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Edition 1883. Reprinted 1886, 1888. Second Edition 1891. Reprinted 1893, 1895, 1897.

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This edition of Juvenal's Satires, originally published in 1883, was intended for the higher Forms in Schools, and also for students at the Universities. The Notes, while taking account of any grammatical difficulties or peculiarities, deal more especially with the historical, social, and personal allusions with which every Satire, and almost every line, is crowded. These explanations, to be consistent with the size and scope of the book, have been briefly given ; but as the latest and best authorities have been consulted, it is hoped that the information contained in them will be sufficient to make the text clear and intelligible, and also to excite some interest in young scholars for the social life at Rome under the early Empire. References to other classical authors are from want of space sparingly introduced, and are mainly confined to Horace, Martial, and Pliny. With regard to Martial, indeed, the light which he and Juvenal mutually throw upon one another is so instructive as to have justified, had space permitted, many more references than are given.



The new edition claims to be an improvement upon the former one in several respects. In the first place, the Introduction has been completely rewritten. It now contains a somewhat elaborate discussion and criticism of the data for reconstructing Juvenal's life, which it is hoped will not be without interest. It also more briefly discusses the question as to Juvenal's place as a moralist, and how far his Satires really reflect the life of his times; while his rhetorical and declamatory tendencies are treated of in connection with Ribbeck's ingenious but hypercritical theory.

Further, an account, which it is hoped will be found useful, has been given of the MSS. of Juvenal, and especially of the importance of P. and the so-called Florilegium Sangallense. An apparatus criticus, containing all the more important differences of reading, has also been inserted at the bottom of each page. With regard to the text itself, this edition may fairly claim to be the only one published in England which contains all the recent improvements which during the last few years have been made owing to the labours of Beer and Bücheler. An idea of the number and value of these improvements will be gained from the list given on page lxiii.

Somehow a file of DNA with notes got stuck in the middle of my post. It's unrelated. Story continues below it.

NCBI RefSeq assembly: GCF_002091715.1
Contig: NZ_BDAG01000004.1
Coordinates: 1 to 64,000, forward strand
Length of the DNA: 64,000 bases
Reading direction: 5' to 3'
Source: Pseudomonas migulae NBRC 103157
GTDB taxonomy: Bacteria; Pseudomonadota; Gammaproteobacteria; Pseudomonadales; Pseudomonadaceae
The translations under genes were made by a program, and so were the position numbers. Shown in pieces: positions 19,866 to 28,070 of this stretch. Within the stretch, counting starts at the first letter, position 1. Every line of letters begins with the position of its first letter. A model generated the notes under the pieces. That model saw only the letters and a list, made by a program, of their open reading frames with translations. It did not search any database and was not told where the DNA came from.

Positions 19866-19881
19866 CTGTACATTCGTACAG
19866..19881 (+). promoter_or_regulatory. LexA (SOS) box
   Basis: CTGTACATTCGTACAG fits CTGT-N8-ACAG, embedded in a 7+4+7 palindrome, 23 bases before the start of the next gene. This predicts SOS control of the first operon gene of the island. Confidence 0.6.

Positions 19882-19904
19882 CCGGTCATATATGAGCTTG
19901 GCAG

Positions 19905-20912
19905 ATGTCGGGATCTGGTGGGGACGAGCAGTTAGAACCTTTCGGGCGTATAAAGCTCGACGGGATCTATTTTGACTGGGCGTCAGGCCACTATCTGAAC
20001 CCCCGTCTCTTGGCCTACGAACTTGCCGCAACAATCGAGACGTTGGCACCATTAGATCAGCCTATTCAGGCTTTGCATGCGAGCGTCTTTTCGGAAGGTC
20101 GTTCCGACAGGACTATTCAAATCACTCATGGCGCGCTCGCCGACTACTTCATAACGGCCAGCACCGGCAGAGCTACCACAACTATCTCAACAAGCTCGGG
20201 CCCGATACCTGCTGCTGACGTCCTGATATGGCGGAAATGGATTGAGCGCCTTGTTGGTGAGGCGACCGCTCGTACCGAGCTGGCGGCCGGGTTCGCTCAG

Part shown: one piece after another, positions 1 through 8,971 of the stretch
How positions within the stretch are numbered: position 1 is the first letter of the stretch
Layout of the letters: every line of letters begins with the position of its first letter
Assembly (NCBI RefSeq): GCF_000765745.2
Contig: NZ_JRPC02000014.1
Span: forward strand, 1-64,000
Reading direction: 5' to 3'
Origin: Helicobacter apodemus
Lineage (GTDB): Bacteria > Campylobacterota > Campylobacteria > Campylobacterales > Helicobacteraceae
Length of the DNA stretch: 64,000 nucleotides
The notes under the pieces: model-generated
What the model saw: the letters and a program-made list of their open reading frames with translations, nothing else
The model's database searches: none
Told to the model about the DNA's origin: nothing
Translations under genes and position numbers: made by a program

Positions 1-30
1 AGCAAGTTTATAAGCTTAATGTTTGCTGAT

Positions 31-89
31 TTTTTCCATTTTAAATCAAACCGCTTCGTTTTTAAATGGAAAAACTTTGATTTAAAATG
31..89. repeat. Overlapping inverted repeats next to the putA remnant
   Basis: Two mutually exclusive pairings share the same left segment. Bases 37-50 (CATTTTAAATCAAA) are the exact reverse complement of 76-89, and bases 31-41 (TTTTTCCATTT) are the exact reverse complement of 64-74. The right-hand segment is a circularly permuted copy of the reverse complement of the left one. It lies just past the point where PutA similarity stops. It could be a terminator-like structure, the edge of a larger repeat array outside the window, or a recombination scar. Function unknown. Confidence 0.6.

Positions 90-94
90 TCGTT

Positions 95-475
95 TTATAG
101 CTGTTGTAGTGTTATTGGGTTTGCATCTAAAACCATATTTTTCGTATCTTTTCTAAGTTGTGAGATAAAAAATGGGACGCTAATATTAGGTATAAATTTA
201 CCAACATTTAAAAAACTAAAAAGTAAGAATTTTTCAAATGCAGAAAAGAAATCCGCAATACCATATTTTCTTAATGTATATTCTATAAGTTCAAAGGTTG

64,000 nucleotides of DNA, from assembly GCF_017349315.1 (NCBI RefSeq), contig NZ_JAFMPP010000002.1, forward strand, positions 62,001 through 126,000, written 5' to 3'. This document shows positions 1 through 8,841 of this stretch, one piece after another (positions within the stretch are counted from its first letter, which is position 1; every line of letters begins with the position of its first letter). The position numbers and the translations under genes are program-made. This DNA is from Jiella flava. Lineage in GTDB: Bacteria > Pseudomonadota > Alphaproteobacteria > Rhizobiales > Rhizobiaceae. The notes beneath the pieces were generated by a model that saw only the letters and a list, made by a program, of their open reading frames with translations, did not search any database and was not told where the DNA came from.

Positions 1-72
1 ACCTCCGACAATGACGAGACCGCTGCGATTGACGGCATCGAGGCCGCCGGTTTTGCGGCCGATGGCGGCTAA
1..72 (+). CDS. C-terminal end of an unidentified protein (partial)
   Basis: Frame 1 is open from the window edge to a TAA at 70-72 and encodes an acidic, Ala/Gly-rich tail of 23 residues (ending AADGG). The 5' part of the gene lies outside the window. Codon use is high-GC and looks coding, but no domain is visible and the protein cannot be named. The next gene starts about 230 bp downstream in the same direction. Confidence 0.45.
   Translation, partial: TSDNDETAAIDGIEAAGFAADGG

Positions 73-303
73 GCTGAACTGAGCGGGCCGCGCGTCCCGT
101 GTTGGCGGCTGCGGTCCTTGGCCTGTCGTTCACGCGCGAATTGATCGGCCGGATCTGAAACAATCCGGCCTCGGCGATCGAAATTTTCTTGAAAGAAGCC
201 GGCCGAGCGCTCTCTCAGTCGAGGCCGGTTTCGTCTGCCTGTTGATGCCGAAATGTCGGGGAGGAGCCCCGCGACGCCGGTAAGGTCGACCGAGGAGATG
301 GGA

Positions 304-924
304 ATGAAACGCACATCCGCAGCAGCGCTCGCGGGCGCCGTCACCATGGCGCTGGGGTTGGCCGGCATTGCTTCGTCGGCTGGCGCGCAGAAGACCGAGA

The Notes, too, have been submitted to a careful revision; many additional references have been given; and while the more difficult passages have received fuller treatment in the light of recent suggestions, about 20 pages of fresh matter have been inserted.

The general result of the changes made in this edition will be, it is hoped, that while the book will

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be not less useful than before for Schools and for candidates for Pass-Examinations, it will be found also a useful help in preparing for Honour Moderation at Oxford, most of the new matter having been incorporated from Lectures given to candidates for this School. The best men will, it need hardly be said, read Professor Mayor's admirable commentary, to which every smaller and less ambitious edition must be indebted at every turn, but to the large number who cannot spare so much time as that involves on a single book, it is hoped that this edition will now give all the needful assistance.

Lists of the principal authorities used will be found in their proper places in the Introduction on pages ly and lxii.

E. G. H.

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